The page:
During the 1930's,three of these women were ranked the numbers 1-2-3- Austrian swimmers. They had to make a choice about participation in the 1936 Olympics, in Hitler's Germany, and chose not to attend. The Austrian Sports Board thereupon stripped them of their titles. Of course, there was worse to come, but these Viennese women were quite sophisticated enough to recognize that: they,and their families all got out of Austria in time. They follow their motto "Say yes to life," in exile, and prove every bit as remarkable as they were at home. Finally, as part of the making of this documentary, the remaining women who were able to travel reassemble in Vienna, and take one more swim in the great and beautiful sports hall of their youthful triumphs. There's sheer joy as they slip into the water again; and not a dry eye in the house.
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1 of 1 people found the following review helpful By Ronald Scheer on December 13, 2007
Format: DVD
This documentary takes a footnote in sports history and wonderfully illuminates the human drama behind it. It's difficult to add to the glowing comments already made here about this film. Probably it's most remarkable achievement is the evocation of a time and place we already think we know well - the 1930s in Austria - where Jews have been traditionally banned from membership in sports clubs, and the anti-semitic rantings of Hitler are being embraced by a ready and willing public.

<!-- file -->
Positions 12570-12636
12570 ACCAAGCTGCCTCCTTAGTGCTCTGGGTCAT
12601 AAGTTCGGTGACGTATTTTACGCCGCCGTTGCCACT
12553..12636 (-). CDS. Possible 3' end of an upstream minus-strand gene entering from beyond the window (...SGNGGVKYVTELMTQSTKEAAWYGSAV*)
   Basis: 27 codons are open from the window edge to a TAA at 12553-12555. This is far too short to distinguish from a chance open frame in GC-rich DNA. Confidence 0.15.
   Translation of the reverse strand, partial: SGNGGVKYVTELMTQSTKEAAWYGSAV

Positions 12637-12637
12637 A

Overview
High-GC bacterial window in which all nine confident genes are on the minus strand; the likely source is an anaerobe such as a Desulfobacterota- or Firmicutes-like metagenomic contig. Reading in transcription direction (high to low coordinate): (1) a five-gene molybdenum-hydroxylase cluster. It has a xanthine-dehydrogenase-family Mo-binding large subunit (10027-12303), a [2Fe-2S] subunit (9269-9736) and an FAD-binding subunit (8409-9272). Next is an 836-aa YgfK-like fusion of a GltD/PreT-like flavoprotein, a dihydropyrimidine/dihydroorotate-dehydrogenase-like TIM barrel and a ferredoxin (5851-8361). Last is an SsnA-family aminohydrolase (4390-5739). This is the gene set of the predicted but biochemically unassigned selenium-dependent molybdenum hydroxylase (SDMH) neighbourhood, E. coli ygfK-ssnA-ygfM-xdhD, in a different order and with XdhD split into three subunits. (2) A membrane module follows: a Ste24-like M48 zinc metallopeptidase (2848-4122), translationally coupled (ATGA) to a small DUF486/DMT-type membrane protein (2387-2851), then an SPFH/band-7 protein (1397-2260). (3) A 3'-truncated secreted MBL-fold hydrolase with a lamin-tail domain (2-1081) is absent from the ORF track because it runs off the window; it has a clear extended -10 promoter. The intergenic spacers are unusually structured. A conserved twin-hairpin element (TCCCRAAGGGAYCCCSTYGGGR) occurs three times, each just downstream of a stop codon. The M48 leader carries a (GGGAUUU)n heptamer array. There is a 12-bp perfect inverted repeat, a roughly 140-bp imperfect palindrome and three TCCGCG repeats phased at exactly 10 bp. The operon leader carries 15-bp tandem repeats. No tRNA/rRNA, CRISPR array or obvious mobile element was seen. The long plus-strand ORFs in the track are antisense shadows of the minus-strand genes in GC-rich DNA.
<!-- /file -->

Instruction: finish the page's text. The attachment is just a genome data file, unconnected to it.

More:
The existence of the Jewish sports organization, Hakoah, meant several things to the young women who became members of its Olympic-class swimming team at this critical point in European history. Watching the film, you marvel at how circumstance can dramatically shape the lives of individuals. In this case, it seizes them first out of anonymity and gives them identities as athletes; it introduces them to the growing Jewish community in Palestine that was to become Israel; then it saves them from the death camps by sending them in a last-minute diaspora to countries around the world where they live the rest of their lives - far from the middle-class Vienna that they had known and loved as young girls.

Now almost 70 years later, a handful of them gather in Vienna to meet again and relive the best memories of the past. Meanwhile, the ghost of that past also lives on, and the filmmakers do not shrink from including the most chilling of the memories as well. Worse still, the driver of a car service makes no secret of his own ambivalent opinion of Jews by referring to them unapologetically as "nonnatives." It's a fascinating film for its willingness to range across such a complex and difficult range of emotions. The DVD includes many extras including additional interview footage and deleted scenes.
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Watermarks - The Jewish swimming champions who defied Hitler